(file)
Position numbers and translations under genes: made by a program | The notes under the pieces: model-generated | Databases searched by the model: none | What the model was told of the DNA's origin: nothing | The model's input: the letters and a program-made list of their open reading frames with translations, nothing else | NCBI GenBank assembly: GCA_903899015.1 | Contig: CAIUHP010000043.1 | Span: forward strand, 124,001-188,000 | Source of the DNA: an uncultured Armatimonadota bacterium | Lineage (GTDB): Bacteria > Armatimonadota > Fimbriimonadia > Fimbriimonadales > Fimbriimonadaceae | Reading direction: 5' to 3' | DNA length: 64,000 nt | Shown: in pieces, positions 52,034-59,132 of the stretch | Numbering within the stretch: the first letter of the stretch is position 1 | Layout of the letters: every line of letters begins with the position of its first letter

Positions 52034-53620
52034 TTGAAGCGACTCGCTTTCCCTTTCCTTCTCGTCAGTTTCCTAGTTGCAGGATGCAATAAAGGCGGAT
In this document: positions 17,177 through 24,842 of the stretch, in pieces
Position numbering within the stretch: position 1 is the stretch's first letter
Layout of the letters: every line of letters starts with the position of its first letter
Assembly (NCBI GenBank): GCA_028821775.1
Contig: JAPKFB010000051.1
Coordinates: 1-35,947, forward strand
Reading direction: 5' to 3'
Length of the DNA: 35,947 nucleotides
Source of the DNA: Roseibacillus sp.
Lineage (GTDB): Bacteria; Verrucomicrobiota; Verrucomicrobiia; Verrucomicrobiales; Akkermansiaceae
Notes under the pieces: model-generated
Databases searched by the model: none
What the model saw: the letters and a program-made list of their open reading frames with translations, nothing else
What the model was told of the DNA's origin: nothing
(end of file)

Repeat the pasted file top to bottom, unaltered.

Position numbers and translations under genes: made by a program | The notes under the pieces: model-generated | Databases searched by the model: none | What the model was told of the DNA's origin: nothing | The model's input: the letters and a program-made list of their open reading frames with translations, nothing else | NCBI GenBank assembly: GCA_903899015.1 | Contig: CAIUHP010000043.1 | Span: forward strand, 124,001-188,000 | Source of the DNA: an uncultured Armatimonadota bacterium | Lineage (GTDB): Bacteria > Armatimonadota > Fimbriimonadia > Fimbriimonadales > Fimbriimonadaceae | Reading direction: 5' to 3' | DNA length: 64,000 nt | Shown: in pieces, positions 52,034-59,132 of the stretch | Numbering within the stretch: the first letter of the stretch is position 1 | Layout of the letters: every line of letters begins with the position of its first letter

Positions 52034-53620
52034 TTGAAGCGACTCGCTTTCCCTTTCCTTCTCGTCAGTTTCCTAGTTGCAGGATGCAATAAAGGCGGAT
In this document: positions 17,177 through 24,842 of the stretch, in pieces
Position numbering within the stretch: position 1 is the stretch's first letter
Layout of the letters: every line of letters starts with the position of its first letter
Assembly (NCBI GenBank): GCA_028821775.1
Contig: JAPKFB010000051.1
Coordinates: 1-35,947, forward strand
Reading direction: 5' to 3'
Length of the DNA: 35,947 nucleotides
Source of the DNA: Roseibacillus sp.
Lineage (GTDB): Bacteria; Verrucomicrobiota; Verrucomicrobiia; Verrucomicrobiales; Akkermansiaceae
Notes under the pieces: model-generated
Databases searched by the model: none
What the model saw: the letters and a program-made list of their open reading frames with translations, nothing else
What the model was told of the DNA's origin: nothing